On Dec 13, 2016, at 8:49 AM, yzhu <yzhu(a)cs.fsu.edu> wrote:
Thanks for your quick reply. So I was wondering if spdk_malloc() is the only safe and
correct way to allocate buffer for writing to NVMe device via spdk_nvme_ns_cmd_write.
spdk_malloc() is the best way to allocate the buffer for use with the SPDK NVMe API. One
alternative is to pass your own 2MB-aligned pinned memory buffer, consisting of >= 2MB
huge pages, to the spdk_vtophys_register() function - this will insert the correct vtophys
mappings into the SPDK userspace page table. But spdk_vtophys_register() will not work
with buffers allocated from standard malloc() which will not be 2MB aligned, pinned, nor
guaranteed to be allocated from huge pages.
Previously, I tried to lock the buffer allocated by malloc() in RAM by mlock(), and
immediately write the buffer to NVMe device by spdk_nvme_ns_cmd_write. However, the write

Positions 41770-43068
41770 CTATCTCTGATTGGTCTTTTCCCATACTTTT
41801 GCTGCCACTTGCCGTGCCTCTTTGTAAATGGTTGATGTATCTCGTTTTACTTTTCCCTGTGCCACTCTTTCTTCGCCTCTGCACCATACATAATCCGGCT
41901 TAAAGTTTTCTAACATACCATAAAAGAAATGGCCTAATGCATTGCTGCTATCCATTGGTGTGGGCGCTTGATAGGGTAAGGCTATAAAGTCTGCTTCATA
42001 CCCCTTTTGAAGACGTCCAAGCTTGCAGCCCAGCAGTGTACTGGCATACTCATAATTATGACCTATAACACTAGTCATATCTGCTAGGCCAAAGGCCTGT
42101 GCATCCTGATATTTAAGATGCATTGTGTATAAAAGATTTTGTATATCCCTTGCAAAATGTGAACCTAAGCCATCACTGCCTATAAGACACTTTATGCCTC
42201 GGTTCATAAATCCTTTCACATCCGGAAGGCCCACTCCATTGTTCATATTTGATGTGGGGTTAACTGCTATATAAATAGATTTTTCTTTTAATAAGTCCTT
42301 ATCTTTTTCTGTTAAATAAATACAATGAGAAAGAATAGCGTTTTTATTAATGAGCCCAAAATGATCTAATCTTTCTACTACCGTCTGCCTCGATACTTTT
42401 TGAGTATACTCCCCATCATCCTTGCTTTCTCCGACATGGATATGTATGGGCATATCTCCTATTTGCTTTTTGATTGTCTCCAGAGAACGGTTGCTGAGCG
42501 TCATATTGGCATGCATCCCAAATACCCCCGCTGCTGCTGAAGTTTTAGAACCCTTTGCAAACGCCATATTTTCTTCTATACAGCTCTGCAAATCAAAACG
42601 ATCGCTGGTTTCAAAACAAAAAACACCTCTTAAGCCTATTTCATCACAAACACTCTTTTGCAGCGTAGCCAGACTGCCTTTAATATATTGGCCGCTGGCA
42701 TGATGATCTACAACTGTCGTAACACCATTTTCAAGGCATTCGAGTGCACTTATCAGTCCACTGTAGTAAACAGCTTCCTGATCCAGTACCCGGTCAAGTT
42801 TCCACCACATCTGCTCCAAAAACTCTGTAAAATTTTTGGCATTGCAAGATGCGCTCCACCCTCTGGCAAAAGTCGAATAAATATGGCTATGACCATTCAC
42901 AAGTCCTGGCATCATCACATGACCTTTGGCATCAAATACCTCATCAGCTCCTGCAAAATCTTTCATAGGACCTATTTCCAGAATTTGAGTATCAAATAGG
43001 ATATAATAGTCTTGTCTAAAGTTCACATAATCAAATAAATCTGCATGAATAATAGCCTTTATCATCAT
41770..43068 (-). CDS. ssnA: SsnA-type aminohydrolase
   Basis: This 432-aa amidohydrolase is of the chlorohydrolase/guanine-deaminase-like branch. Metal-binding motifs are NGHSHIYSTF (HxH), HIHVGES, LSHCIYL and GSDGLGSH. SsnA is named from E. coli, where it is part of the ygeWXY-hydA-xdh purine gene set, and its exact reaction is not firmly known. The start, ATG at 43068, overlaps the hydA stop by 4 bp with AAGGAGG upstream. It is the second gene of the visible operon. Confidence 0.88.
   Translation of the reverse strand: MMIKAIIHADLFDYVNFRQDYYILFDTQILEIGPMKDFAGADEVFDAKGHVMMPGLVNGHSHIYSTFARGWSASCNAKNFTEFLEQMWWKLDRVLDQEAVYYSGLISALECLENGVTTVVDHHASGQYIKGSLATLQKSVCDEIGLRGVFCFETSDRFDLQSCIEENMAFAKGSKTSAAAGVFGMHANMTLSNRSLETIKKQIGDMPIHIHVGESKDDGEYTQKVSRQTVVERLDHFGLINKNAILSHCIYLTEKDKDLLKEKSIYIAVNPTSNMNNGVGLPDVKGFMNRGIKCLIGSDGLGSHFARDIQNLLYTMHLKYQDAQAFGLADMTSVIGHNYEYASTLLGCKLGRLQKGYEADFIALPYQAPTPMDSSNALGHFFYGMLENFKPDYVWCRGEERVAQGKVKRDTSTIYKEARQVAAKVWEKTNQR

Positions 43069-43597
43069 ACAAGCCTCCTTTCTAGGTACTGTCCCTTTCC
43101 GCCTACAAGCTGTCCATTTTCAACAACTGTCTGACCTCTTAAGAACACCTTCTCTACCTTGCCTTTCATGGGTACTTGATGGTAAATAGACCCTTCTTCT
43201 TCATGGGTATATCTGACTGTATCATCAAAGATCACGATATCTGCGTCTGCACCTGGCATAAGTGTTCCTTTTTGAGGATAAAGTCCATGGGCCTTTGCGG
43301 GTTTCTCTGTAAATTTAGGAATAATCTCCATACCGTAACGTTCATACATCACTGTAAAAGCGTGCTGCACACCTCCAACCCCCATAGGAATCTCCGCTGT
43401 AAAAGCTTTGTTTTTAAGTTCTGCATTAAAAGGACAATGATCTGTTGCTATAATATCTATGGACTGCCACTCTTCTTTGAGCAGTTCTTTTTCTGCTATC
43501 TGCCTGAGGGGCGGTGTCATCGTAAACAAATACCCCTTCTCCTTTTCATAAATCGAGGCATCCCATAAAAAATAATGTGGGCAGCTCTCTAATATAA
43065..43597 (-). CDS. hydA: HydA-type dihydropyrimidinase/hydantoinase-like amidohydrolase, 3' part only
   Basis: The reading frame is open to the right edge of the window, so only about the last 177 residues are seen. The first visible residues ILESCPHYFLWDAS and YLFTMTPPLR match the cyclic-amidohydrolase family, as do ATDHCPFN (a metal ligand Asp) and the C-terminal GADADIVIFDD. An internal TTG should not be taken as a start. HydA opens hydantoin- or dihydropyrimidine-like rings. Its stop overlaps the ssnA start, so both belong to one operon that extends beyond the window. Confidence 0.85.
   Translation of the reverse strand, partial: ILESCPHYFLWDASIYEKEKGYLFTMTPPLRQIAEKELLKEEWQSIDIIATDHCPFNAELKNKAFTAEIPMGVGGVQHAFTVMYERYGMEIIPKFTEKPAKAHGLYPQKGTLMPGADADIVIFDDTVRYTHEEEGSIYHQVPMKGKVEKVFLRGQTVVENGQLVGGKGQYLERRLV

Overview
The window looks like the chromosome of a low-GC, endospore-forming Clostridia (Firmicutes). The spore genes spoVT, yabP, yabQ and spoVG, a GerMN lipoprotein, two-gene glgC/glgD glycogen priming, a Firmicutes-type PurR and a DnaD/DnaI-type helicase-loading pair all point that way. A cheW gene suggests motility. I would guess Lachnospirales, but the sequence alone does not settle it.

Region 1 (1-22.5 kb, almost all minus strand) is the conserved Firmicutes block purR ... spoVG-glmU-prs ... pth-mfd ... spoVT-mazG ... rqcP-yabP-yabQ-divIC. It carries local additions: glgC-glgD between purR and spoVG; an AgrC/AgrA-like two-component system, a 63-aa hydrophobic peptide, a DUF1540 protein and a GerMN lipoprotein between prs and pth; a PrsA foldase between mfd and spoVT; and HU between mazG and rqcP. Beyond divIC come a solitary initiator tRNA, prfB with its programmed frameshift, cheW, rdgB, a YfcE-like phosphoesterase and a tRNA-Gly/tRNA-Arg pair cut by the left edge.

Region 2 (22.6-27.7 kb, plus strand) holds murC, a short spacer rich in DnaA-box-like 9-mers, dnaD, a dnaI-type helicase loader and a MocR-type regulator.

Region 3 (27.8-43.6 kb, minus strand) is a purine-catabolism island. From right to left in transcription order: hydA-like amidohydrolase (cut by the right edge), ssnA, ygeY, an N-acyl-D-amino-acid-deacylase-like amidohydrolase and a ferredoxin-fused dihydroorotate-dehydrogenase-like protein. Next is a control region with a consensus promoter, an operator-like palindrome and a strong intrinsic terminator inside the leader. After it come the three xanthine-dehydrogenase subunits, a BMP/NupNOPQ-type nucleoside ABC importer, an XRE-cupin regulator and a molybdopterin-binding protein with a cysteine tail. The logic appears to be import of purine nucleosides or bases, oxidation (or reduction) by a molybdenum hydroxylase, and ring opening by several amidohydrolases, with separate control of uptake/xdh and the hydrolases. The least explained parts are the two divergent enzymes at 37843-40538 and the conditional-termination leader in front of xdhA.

failed because of the failure of converting virtual address to physical address. The error
was "could not find 2MB vfn 0x11 in DPDK mem config". Based on this, I was also
wondering how to correctly write to NVMe device via spdk if we still have to use the
buffer allocated by malloc()?
SPDK is not designed to handle buffers allocated by standard malloc(). Would using glibc
malloc hooks or overriding malloc() such that malloc()/free() calls get forwarded to
spdk_malloc()/spdk_free() help in your situation?
On 2016-12-12 23:46, Harris, James R wrote:
>> On Dec 12, 2016, at 9:13 PM, yzhu <yzhu(a)cs.fsu.edu> wrote:
>> Hi All,
>> Is there any way to directly use the memory allocated by the malloc() function?
The spdk_malloc() allocates a pinned memory buffer in huge page, and the
spdk_nvme_ns_cmd_write also uses the pinned memory for write. However, if we allocate a
memory buffer by malloc(), how could we directly write data to NVMe device by SPDK without
copying data to the buffer allocated by spdk_malloc()?
> Hi Yue,
> There is no safe way to use a malloc() buffer for DMA, since the
> buffer could be swapped out at any time. mlock() can be used to
> ensure the buffer stays present in RAM, but it does not guarantee the
> buffer will not get migrated to a different physical location.
> mlock() also has a lot of software overhead and is not something you
> would want to call for every I/O.
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